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Daniel Westover
East Tennessee
Recent Activity
Robert, you certainly did that for me. It was very rewarding to revisit my graduate student days and reengage with this material. Doing so helped me realize just how influential it really was. Warmest, DW.
Thank you, David. It was really rewarding to revisit these essays, and I'm grateful for the forum that provided me the opportunity.
Mark, thank you for taking the time to read this. I appreciate it very much. What you and Robert did was bold, and I always admire boldness. If I ever write something that is still being talked about 30 years later, I'll be very satisfied indeed.
When I applied to the MFA program at McNeese State, the application process was straightforward: you sent some poetry or some fiction, and you either got a phone call or you didn’t. Test scores, previous publications, and GPA didn’t factor in. I sent the only six poems I had written. They were dreadful imitations of what little I had read, something like a mash-up of Robert Frost and William Stafford, but any grain of potential within them can be attributed to a gifted teacher, Peter Makuck, who taught my undergraduate poetry workshop with remarkable dignity and discernment. When I speak... Continue reading
Posted May 31, 2013 at The Best American Poetry
Last month while scrolling through my Twitter feed I came across a link to an article by Adam Kirsch in The New Republic titled “The Greatest English Poet you Haven’t Heard of.” This kind of title never fails to bring me running (or clicking) in the hope of discovering a writer I’ve been missing out on, someone I will fall in love with. It reminds me of the time I discovered a dusty copy of Patrick Kavanagh’s Selected Poems in Dauphine Street Books or, to go back a little further, the time my cool Aunt Jill, seeing my twelve year-old... Continue reading
Posted May 29, 2013 at The Best American Poetry
I am one of the (relatively) few American academics specializing in the English-language literature of Wales, sometimes referred to as Anglo-Welsh literature. The term that most of us working in the field use is Welsh writing in English, to distinguish the writing from the much older yet still thriving tradition of Welsh-language literature and to avoid being limited by the colonial connotations of anything following “Anglo” and a hyphen. As I travel to conduct and present research, the most frequent questions I am asked are not about the research itself, but about how I came to be interested in Wales... Continue reading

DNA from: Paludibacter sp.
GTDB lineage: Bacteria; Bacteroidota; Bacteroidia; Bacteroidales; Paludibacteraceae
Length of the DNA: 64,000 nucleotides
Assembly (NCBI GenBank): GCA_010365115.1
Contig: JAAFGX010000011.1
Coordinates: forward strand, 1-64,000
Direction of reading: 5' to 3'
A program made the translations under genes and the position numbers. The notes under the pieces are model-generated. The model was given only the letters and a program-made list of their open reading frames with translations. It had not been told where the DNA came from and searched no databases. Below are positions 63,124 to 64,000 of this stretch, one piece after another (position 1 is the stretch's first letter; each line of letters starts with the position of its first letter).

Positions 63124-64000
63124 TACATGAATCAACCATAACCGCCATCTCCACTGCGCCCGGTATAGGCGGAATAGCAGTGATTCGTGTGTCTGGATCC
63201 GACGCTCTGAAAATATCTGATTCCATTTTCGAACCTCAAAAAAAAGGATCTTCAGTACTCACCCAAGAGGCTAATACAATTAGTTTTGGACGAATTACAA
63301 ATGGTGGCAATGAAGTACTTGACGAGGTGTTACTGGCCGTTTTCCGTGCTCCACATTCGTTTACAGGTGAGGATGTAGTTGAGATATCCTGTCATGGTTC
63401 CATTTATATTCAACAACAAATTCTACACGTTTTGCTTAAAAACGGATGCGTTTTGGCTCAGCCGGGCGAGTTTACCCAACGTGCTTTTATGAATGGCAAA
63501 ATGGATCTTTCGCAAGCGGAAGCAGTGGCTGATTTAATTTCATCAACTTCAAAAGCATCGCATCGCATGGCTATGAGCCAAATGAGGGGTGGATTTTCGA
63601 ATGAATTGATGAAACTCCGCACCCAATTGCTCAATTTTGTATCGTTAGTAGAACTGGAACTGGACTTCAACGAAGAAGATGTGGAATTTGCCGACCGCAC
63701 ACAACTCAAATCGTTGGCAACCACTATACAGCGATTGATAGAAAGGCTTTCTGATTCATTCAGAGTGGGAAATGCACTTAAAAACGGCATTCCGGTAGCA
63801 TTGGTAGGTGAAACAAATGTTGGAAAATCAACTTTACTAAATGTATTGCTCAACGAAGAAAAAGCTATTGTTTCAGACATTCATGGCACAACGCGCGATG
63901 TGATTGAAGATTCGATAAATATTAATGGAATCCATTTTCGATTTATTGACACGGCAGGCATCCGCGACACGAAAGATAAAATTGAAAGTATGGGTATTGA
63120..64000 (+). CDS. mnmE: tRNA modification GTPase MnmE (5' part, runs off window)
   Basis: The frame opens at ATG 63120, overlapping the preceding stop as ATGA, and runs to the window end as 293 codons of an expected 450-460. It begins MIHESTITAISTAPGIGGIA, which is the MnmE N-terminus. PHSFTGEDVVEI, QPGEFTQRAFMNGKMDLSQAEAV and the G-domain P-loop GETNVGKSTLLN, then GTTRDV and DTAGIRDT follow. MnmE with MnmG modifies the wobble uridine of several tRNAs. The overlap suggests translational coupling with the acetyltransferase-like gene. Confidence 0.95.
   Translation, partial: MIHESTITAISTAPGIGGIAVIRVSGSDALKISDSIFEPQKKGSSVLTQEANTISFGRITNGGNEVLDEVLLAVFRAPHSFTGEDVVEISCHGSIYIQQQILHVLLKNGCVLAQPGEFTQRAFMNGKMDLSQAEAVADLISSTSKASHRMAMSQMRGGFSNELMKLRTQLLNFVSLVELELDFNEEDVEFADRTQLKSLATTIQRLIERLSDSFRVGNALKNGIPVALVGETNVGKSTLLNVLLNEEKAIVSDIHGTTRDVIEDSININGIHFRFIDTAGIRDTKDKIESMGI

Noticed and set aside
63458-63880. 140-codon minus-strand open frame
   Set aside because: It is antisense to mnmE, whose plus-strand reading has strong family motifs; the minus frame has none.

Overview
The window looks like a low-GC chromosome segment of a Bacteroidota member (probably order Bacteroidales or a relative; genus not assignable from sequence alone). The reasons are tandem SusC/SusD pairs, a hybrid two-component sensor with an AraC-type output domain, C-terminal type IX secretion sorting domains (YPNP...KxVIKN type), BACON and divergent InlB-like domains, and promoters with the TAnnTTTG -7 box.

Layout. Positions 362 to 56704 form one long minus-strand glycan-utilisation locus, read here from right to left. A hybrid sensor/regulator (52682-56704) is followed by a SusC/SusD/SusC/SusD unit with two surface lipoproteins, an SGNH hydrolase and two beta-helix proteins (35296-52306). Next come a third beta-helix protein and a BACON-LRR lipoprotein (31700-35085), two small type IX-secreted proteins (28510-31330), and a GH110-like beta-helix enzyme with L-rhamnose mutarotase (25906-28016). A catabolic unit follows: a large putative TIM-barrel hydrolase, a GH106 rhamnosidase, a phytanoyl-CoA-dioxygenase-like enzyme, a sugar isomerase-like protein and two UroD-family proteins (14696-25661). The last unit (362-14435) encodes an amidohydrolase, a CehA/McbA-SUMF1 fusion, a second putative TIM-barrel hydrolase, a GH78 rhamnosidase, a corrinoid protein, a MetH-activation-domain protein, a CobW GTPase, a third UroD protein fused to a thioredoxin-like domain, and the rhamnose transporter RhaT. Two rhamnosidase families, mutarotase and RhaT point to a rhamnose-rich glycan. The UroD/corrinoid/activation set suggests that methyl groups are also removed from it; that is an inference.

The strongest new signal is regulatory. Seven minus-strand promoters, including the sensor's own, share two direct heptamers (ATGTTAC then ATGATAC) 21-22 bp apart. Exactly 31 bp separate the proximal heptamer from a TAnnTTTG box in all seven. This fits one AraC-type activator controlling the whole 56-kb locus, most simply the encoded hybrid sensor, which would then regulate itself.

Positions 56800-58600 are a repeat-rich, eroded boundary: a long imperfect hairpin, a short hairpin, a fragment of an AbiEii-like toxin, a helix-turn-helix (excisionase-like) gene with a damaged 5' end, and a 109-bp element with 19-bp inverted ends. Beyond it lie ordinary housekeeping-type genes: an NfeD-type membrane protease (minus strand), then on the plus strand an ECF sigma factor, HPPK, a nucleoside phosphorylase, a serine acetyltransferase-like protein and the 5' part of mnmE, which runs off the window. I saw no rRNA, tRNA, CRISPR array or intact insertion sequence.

Posted May 28, 2013 at The Best American Poetry
Although I didn’t know it as a kid, my grandfather, Eugene (Eugenio) James Martinis—“Jimmy” to his siblings, “Marty” to me—was a Screaming Eagle, a paratrooper in the 101st Airborne. Technically Marty was my step-grandfather, but I didn’t know that, either, and it wouldn’t have mattered to me. When I was six, I visited a petrol station in the Mojave Desert, and the owner, a man that I later learned was my biological grandfather, gave me a mesh baseball cap with “Esso” stitched across the front. It was a cool hat with really loud plastic snaps, and I liked that it... Continue reading
Posted May 27, 2013 at The Best American Poetry
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May 23, 2013